Creating purpose in your business
Let’s think about the concept of a mission statement.
A mission statement is a declaration of what you intend to get done — it is all about doing. What if you look at it from another angle, maybe instead of looking at the ‘what’… it is more powerful to consider ‘why’.
The purpose of business is to make a difference in the world, but if you are a business owner you will know you cannot scale your business on your own. Being really clear on why we do what we do is a powerful driver that can be used to align the teams in a business.
My business purpose has had to be equally about the workplace that I create, as much as my commitment to my customer groups. I think that it is important to share, far and wide, your vision and your purpose — which are actually two different things.
If you’d like to delve further into your vision and purpose you might like to check out my new course, Building Your Business Brand… click through for details below.
Vision, Purpose and Mission
I have outlined some examples a vision, purpose and mission statement below:
A vision statement: Imagine when 1 million business owners are commercially successful because of the work we do, they are the life blood of a growing economy.
A purpose statement: We create incredible value for business owners, what we do inspires leadership, thriving workplaces and commercial outcomes for our clients.
A mission statement: We are ordinary people delivering extraordinary results for our customers because we get to do our best work and are proud of what we do.
Take a look at this minute long video of how the team at RedBalloon have encapsulated our purpose…
A BHAG statement is different again — it is possible but not probable. It is time based and numeric and you need to be able to keep a score board to see if you can achieve it.
Our BHAG at RedBalloon is: “By 2022 we will have delivered 10 million customers to the businesses that we service” (we are currently at 3.553million so we have a way to go…).
Are you on purpose?
Purpose always guides and directs a business (or you personally). It is the statement used to align each team member to the cause.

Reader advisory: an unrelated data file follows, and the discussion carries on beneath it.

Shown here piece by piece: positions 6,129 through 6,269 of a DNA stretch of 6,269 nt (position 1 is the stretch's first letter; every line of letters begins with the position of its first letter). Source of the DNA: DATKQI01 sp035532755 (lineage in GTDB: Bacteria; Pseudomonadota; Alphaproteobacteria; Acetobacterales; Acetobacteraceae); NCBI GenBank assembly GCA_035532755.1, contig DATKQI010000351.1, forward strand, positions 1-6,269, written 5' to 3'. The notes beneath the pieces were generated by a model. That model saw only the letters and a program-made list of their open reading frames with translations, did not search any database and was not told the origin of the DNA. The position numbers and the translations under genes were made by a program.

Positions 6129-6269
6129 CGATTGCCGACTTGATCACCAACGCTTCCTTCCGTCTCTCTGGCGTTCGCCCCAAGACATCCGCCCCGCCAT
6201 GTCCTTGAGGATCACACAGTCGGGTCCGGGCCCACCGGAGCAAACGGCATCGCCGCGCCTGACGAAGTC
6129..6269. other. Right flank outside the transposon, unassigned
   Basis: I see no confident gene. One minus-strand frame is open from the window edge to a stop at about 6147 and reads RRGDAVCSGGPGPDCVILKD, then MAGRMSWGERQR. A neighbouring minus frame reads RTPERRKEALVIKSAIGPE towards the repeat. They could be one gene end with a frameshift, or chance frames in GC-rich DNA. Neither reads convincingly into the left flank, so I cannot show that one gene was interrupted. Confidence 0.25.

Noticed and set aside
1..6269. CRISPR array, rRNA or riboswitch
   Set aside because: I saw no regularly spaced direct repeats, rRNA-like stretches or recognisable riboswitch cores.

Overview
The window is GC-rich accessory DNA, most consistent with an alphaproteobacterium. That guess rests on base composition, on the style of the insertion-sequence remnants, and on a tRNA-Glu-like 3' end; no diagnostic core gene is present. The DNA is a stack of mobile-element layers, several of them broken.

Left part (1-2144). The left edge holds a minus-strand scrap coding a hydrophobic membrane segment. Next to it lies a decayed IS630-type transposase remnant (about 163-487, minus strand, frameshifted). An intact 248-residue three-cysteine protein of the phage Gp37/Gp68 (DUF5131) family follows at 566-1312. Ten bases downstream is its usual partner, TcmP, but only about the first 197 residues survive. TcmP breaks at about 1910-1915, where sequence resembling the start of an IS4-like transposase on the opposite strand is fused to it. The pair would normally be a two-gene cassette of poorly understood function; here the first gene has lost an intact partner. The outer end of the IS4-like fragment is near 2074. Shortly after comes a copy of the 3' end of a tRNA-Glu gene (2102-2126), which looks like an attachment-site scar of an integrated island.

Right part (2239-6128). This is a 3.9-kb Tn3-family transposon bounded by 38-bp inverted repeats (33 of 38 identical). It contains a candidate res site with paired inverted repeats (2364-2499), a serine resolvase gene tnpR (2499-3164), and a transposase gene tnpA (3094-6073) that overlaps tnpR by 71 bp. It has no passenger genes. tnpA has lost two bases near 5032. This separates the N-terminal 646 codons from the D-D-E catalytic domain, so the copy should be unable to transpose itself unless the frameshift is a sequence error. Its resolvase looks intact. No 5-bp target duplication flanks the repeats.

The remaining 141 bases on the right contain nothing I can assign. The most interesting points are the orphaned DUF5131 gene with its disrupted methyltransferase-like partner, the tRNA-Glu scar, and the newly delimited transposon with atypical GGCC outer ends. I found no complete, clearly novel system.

Here are two tests to see if you’re on purpose:
- If you woke up tomorrow morning with enough money in the bank to retire, would you nevertheless keep wanting to do what you do?
- When speaking to family, friends, colleagues or peers do you tell them why you do what you do, rather than what you do for a living? You’ll find that if you explain why, they’ll engage with you more and become genuinely interested in your story. When you know the difference you’re making to other people, you feel proud and that shows.
To get you thinking…
To invoke inspiration for you to create your own purpose statements, here are some examples of vision and purpose statements from brands you’re likely to recognise. If you don’t have a business, perhaps you can create a personal purpose statement.
Vision: To enrich and delight the world through foods and brands that matter.
Purpose: Nourishing families so they can flourish and thrive.
Vision: The prime driver in an all communicating world
Purpose: To create a brilliant connected future for everyone.
Purpose: Empowering people to stay a step ahead in life and in business.
Purpose: To help people manage risk and recover from the hardship of unexpected loss.
Now, let me ask you… how is the world a better place because you do what you do?